Faculty and Staff
SFU mourns loss of Hellenic Studies professor André Gerolymatos
Simon Fraser University is mourning the loss of history professor André Gerolymatos, who passed away last week following a year-long battle with cancer.
Gerolymatos joined SFU in 1996 as the inaugural holder of the Hellenic Canadian Congress of B.C. Chair in Hellenic Studies. Even then it was clear he would not be content to sit quietly in his office and write books.
From the beginning, Gerolymatos dedicated himself to expanding the study of Greece’s language, history and culture. After raising his first grant for a conference from the Republic of Cyprus during his first year at SFU, he never looked back. Over the next 22 years he raised millions from governments, NGOs and individuals who embraced his vision of a vibrant and engaged Hellenic Studies presence at the university and in the broader community.
One of his most valued partners has been the Stavros Niarchos Foundation (SNF), with whose support Gerolymatos launched the world’s first online language-learning platform for the modern Greek language. The trust that Gerolymatos built with the SNF eventually led to a $7-million endowment that created the thriving SNF Centre for Hellenic Studies at SFU.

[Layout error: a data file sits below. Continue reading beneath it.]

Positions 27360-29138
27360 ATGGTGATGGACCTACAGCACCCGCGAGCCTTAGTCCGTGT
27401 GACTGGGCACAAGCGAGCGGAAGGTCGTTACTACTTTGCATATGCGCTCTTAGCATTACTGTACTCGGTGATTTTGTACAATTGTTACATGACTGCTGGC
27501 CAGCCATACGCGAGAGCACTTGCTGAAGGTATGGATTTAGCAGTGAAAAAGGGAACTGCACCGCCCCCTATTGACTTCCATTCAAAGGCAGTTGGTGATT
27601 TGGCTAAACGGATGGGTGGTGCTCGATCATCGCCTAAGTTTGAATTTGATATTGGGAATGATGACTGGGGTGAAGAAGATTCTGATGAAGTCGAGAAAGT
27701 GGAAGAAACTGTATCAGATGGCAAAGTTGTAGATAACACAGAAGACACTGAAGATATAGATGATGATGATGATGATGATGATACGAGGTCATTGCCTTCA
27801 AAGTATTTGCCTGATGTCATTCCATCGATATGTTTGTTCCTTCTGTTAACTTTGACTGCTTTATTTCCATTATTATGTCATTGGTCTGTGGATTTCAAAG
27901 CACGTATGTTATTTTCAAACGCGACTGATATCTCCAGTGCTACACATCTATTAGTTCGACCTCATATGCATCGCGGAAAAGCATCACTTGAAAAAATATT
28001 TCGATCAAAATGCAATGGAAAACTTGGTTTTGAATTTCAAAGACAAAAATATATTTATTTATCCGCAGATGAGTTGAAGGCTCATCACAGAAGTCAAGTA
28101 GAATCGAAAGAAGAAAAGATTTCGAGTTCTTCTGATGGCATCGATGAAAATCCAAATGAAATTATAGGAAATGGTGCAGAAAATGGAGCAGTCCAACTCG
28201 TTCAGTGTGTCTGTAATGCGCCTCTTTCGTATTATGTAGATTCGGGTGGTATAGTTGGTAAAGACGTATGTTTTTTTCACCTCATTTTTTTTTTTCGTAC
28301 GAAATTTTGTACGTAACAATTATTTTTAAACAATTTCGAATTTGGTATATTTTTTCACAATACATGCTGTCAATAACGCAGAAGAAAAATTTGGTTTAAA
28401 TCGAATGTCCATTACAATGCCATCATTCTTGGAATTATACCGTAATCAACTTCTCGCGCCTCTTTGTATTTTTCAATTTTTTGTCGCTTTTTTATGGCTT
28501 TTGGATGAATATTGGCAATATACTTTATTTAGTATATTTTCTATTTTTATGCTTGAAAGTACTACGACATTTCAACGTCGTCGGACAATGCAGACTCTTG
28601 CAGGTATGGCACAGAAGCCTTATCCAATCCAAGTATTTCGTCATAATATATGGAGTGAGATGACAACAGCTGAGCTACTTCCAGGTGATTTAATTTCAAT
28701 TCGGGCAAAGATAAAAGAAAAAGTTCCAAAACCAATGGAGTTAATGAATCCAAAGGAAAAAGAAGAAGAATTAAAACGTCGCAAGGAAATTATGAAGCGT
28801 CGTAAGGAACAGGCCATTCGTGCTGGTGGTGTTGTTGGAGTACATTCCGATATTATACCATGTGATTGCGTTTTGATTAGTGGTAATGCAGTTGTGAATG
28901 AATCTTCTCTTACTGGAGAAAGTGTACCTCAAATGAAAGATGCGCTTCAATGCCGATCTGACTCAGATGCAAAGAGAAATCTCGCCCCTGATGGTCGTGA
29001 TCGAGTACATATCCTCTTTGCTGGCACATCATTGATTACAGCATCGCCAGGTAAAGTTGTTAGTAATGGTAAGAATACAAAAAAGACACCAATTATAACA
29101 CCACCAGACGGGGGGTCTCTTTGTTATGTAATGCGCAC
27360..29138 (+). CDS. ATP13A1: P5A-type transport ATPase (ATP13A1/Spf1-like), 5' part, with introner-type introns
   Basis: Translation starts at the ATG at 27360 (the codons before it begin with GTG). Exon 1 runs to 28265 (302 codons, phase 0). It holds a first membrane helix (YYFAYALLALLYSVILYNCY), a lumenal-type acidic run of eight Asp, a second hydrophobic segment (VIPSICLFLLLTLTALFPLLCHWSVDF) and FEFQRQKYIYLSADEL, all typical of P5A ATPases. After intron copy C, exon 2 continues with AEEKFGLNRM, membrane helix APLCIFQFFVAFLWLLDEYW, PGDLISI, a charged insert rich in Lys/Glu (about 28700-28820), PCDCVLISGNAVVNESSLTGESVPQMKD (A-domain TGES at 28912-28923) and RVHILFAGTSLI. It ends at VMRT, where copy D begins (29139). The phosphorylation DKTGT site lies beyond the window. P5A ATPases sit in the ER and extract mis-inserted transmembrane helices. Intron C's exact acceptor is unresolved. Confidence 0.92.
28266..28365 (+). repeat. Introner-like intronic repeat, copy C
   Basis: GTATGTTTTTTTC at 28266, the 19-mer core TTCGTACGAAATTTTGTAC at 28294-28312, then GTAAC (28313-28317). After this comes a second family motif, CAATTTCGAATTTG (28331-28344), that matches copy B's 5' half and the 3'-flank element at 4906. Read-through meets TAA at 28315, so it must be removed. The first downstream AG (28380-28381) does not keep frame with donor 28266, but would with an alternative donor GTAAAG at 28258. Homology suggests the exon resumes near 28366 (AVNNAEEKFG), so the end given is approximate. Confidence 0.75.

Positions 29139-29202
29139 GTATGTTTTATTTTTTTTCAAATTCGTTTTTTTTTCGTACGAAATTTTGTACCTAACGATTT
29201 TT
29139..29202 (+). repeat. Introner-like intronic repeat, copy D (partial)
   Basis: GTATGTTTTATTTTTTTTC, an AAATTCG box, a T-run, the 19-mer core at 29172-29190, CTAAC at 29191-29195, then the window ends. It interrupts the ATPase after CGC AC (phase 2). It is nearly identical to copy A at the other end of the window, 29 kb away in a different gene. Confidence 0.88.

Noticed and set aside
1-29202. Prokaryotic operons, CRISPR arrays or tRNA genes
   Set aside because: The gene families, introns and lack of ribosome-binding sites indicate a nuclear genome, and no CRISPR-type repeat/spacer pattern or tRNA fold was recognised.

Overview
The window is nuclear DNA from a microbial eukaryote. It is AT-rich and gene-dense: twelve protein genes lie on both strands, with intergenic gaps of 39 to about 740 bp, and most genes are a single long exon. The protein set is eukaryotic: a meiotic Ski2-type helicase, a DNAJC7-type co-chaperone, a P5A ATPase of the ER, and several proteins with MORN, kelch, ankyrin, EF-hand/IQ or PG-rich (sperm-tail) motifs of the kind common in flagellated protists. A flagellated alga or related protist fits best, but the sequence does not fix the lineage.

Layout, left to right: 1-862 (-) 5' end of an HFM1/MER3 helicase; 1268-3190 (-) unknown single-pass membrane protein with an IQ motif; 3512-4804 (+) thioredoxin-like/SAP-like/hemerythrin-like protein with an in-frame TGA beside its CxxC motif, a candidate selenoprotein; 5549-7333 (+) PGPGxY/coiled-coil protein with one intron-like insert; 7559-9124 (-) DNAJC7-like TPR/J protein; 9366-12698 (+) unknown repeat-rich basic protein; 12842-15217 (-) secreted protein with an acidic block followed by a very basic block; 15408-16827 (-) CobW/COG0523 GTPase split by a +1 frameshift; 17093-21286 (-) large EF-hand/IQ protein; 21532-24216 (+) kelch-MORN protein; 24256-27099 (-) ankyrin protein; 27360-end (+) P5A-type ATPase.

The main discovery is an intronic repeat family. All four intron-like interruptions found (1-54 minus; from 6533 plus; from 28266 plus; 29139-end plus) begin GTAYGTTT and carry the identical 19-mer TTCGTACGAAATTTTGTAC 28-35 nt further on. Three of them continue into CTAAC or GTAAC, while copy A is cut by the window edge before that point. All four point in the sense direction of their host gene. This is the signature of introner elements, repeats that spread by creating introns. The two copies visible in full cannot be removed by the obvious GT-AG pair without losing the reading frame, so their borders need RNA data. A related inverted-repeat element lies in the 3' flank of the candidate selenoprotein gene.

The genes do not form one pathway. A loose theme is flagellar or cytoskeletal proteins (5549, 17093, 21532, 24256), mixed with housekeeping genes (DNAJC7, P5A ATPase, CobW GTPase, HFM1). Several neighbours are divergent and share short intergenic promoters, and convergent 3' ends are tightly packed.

Many people will recognize Gerolymatos most for his frequent appearances in the news, where he shared his expertise in international affairs. His insight was often a calming influence following terrorist attacks.
His service to the community, in the academy and beyond, led to the HRH Queen Elizabeth II Diamond Jubilee Medal for Service to Canada (2012). In 2011 he was made an Officer (Gold Cross) of the Order of the Phoenix in recognition of his contributions to Greek culture.
SFUPresident and Vice-Chancellor Andrew Petter speaks for many in the SFU community when he says:
“André was a valued friend and colleague who exemplified service to the academy and the community. Through his vision and leadership, he established a vibrant and lasting Hellenic Studies presence at SFU, earning the support and engagement of many partners. His commitment to teaching and research, his passion for Hellenic culture and current affairs, and his knowledge of global security issues, were admired and respected locally, nationally and internationally. For all of this and more, his presence at SFU was deeply felt, and he will be greatly missed."